As noted previously on this blog, Edward Gettier has argued in ‘Is Justified True Belief Knowledge?’ that believing something is true does not make it knowledge because the person lacks sufficient conditions for knowing a proposition. Gettier (1997)(1963: 3). In other words, many true propositions would have been deduced as true, not by knowledge but by felicitous (fortunate) coincidence. Klein (2005)(1998: 2-3). I can agree that finite human beings can deduce that something is true without really knowing it. As well, with the human lack of 100% knowledge of anything (only the infinite God has 100% knowledge), it does mean that it is also possible that there could be conditions in existence not known and that a proposition that is held as true is really false. However, I do not think that Gettier’s argument should trouble those who view the Christian faith as certain because Klein points out concerning Gettier’s view that to many thinkers felicitous coincidence can be avoided if the reasons which justify belief are such that they cannot be defeated by further truths. Klein (2005)(1998: 2-3). Klein’s certainty concept in regard to felicitous coincidence is similar to the one described below from The Cambridge Dictionary of Philosophy. In other words, if views are reasoned by deduction and evidence, they can be considered knowledge provided they are not countered by superior arguments. This does not require 100% certainty of anything, but rather an accurate understanding of conditions that would lead to the formation of propositions and arguments.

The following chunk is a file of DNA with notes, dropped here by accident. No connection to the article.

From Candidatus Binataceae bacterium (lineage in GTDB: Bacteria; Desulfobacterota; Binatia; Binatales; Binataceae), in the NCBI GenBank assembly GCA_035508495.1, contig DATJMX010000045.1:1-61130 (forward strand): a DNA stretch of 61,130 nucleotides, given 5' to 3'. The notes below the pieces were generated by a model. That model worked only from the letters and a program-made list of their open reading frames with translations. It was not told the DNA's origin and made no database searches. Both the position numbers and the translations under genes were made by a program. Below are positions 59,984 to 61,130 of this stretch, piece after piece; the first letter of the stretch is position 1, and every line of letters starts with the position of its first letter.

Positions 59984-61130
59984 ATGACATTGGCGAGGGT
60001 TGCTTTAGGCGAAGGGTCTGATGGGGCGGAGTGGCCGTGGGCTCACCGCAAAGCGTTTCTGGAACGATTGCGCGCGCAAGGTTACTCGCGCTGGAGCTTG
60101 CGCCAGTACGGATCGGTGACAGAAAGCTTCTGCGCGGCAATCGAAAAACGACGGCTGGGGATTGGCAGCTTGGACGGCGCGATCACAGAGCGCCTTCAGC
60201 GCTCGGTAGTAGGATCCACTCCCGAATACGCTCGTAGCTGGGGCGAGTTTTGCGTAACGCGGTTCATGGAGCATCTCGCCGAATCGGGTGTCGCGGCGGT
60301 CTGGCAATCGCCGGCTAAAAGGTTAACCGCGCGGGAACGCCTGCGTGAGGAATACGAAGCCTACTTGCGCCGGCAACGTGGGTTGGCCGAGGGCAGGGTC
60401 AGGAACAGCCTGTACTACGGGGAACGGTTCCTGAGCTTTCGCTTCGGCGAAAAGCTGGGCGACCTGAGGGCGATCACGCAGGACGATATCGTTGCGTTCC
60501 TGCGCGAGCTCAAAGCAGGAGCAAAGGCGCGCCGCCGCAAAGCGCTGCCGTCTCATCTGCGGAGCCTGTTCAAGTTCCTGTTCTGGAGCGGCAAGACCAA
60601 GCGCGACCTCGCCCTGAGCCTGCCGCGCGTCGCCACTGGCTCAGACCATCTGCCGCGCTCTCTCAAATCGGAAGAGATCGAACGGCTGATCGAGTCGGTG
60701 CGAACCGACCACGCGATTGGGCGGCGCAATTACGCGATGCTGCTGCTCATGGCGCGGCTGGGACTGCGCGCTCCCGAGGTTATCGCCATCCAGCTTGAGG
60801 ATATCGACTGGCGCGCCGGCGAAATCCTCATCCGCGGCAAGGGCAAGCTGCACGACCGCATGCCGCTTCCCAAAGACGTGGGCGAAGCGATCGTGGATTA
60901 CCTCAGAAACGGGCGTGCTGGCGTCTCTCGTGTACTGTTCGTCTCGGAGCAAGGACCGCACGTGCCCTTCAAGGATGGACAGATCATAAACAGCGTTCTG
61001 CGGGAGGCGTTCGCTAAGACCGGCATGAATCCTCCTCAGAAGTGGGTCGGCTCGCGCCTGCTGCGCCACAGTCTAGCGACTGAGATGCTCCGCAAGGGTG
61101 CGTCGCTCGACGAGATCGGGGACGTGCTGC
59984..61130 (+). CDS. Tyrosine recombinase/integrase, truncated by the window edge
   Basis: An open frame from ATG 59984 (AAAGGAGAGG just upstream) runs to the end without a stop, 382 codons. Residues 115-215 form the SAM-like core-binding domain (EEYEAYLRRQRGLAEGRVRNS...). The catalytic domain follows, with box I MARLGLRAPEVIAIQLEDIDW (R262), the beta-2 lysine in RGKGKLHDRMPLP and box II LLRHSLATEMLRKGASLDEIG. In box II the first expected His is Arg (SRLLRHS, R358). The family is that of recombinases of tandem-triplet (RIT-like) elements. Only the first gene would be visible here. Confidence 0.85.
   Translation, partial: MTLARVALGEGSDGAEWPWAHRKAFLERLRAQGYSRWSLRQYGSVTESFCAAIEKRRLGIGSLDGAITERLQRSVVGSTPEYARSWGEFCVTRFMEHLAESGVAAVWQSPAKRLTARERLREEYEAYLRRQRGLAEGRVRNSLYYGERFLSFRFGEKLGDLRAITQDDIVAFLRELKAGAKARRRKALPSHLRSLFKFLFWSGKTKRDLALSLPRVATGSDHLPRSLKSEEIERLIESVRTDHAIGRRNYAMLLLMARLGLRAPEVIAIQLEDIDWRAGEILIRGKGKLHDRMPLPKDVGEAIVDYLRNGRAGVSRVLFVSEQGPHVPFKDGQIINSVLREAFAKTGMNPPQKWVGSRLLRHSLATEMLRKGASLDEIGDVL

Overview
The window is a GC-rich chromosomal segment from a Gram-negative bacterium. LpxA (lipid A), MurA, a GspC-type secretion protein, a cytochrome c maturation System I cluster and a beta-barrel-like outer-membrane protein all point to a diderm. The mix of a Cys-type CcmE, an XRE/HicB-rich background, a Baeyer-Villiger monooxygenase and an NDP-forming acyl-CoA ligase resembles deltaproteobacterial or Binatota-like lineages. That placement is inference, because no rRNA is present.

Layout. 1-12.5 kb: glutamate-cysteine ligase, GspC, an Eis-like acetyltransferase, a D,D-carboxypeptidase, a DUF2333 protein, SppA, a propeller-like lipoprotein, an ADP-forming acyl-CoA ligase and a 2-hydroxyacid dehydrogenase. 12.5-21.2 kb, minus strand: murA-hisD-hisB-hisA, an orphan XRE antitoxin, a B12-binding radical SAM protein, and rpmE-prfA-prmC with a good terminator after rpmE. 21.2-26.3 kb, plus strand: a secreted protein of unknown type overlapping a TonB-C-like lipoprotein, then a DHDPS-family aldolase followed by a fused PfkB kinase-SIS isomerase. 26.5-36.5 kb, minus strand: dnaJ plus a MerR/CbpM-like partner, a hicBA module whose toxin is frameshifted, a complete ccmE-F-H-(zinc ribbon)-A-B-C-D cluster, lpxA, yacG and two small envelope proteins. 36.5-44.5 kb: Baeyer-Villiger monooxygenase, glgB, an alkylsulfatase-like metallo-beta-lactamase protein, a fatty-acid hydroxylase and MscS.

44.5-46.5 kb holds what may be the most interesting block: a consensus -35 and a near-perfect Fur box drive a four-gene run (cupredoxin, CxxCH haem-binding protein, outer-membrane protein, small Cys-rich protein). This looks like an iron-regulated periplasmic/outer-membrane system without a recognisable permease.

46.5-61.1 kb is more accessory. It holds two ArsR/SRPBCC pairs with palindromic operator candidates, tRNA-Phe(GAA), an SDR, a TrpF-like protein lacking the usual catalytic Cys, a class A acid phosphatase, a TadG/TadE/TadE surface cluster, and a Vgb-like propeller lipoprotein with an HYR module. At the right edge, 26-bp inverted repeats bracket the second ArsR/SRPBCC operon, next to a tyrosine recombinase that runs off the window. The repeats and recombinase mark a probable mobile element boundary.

As mentioned previously on this blog, from my PhD, a definition of certainty which I would consider helpful would be along the lines of what I found in The Cambridge Dictionary of Philosophy. Peter D. Klein describes the Cartesian account of certainty as being that a proposition is true if there are no legitimate grounds whatsoever for doubting it. Klein (1996: 113). I like the similar idea that a proposition is certain if there are no counter propositions that are superior. Therefore in regard to the religiously historical, Christian faith, and its belief in Scripture inspired by God, the atoning work of Christ, the resurrection, and everlasting life, these things could be viewed as certain provided there are no legitimate counter arguments that are superior. I believe that evidence shows Christianity is philosophically certain in this sense. I would consider posts/articles from my this blog and my other blog, Satire And Theology, offering cumulative evidences of certainty.